The youth of Kenneth Lonergan’s This Is Our Youth are the perpetually adolescent children of lapsed baby boomers. You know the type: They marched against injustice in the 1960s, raised families and burnished resumes in the 1970s, and elected Ronald Reagan to protect their newfound status in the 1980s. This is the social context of the play, which is set in Manhattan in 1982, though in truth Lonergan isn’t much interested in social context beyond the outline just provided. (The original production opened in 1996, shortly before the re-election of Bill Clinton.) The alienation felt by his drifting, drug-dealing protagonists is the alienation of every generation as it approaches adulthood … or at least of those members whose wealthy parents are willing, however grudgingly, to subsidize their rebellion.
The reason the play works is that Lonergan manages to empathize with his characters—all of whom have been victimized, to greater or lesser extents, by the failings of their emotionally stunted elders—without absolving them of responsibility for their self-destructive impulses and flagging ambition. It also helps that Lonergan writes wickedly funny dialogue that, when delivered by capable actors, keeps the audience laughing too hard to turn judgmental. Fortunately, there is much laughter to be had in the fine production directed by Jacki Null and playing through May 22 at the Chesapeake Academy in Arnold, home of Standing O Productions.
This Is Our Youth unfolds entirely in the Upper West Side apartment of Dennis Ziegler (Ron Giddings), whose petty attempts to squeeze profits from his pot-smoking, coke-snorting friends are to his mind evidence of burgeoning entrepreneurial skills; meanwhile his parents pay his rent and he occasionally remembers to fill his refrigerator with something other than water. One evening as Dennis lounges on his mattress, his friend Warren (Samuel Gillam) drops by with a suitcase and a gym bag stuffed with $15,000, which he has stolen from his father, a self-made lingerie tycoon.
As Dennis and Warren get high and scheme how to spend the money, Lonergan deftly lays out their relationship, which seems founded on Dennis’s compulsion to dish out abuse, both physical and verbal, and Warren’s willingness to take it. Giddings and Gillam tear into their lines with relish—the former’s manic delivery, as though Dennis were intent on throttling the world before it throttles him, contrasts effectively with the latter’s childlike enthusiasm to be with someone, anyone, who makes him feel cool. Gillam even adopts the endearing habit of chewing nervously on the drawstring of his green hoodie—one suspects Warren has been doing this since middle school.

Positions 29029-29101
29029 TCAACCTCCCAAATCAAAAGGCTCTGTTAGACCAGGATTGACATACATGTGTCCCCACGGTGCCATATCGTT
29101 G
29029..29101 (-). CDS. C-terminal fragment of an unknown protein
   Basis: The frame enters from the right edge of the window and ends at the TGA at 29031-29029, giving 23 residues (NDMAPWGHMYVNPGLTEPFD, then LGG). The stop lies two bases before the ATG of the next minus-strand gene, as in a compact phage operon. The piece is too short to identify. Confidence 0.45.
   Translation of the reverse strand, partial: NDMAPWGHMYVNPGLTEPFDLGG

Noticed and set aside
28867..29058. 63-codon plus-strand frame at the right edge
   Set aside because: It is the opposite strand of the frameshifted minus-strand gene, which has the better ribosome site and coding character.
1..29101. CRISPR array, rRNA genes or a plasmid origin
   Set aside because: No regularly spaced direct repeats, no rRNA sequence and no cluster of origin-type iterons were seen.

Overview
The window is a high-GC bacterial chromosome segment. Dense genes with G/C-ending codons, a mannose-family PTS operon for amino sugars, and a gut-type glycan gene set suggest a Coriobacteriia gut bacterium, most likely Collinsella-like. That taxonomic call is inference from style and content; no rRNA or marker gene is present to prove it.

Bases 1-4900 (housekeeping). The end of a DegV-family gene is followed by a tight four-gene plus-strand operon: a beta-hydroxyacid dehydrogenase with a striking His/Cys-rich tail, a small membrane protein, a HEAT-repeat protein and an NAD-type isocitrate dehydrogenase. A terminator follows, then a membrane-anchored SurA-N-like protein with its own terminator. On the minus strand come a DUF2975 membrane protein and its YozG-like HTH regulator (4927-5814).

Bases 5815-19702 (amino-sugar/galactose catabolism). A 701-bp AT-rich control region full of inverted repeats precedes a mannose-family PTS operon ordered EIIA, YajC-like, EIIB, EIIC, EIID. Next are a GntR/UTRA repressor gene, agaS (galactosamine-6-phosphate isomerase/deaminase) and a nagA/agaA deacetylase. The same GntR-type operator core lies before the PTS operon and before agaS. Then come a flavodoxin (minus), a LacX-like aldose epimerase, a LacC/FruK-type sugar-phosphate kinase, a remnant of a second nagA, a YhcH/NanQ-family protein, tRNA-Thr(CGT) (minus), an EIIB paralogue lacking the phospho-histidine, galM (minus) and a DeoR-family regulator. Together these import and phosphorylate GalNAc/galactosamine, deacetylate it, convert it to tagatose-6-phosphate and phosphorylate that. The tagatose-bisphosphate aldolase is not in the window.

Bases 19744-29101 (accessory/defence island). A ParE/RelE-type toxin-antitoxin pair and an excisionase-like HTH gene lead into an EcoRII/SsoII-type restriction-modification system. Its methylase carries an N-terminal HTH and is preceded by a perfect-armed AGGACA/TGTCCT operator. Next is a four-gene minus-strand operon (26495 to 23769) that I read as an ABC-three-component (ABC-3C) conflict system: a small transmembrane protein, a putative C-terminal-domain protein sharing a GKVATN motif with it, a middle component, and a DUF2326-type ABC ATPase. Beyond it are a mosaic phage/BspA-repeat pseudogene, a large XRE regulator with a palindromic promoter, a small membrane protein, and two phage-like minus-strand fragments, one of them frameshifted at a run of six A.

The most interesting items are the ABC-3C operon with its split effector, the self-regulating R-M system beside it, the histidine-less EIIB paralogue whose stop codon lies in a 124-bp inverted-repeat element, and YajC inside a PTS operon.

These early scenes are funny, but the play doesn’t approach its emotional core until Dennis invites Jessica (Coty Warn), a student at New York’s Fashion Institute of Technology and the object of Warren’s not-so-secret affections, to the apartment. Dennis then leaves, hoping that Warren will take advantage of a rare opportunity to get laid. Free to be himself without fear of ridicule, Warren blossoms in Jessica’s presence; they argue over politics and the nature of personality—Jessica insists that young people are fated to turn into their parents, a position that Warren finds too depressing to be tenable—and bond over a shared interest in old records.
If this sounds terribly clichéd, perhaps it is, yet as written by Lonergan and acted by Gillam and Warn, who find their way into each other’s arms with perfect comic timing, the scene comes giddily alive with the possibility of love as an elixir to all of life’s problems.
Lonergan sets about demolishing such fantasies in Act Two, which is where his ambitions somewhat outstrip his playwriting skills. The unexpected death of an associate sends Dennis into a frenzy, and the result is a long, shapeless conversation punctuated by Dennis’s tedious attempts to state and restate the source of his fear. (In brief, he’s forced for the first time to take seriously the increasing likelihood of his own death.) I’ve seen This Is Our Youth twice now, and neither time did the actor playing Dennis pull off this monster of a monologue. I did sense Giddings struggling with his lines—the spaces between beats seemed unnaturally long, stretching out a sequence that is already too flat on the page. Yet I suspect even a flawless reading would not have imparted the necessary shape to Lonergan’s suddenly humorless dialogue. By the time the slowly fading lights signal the end of the play, a considerable amount of energy has been lost.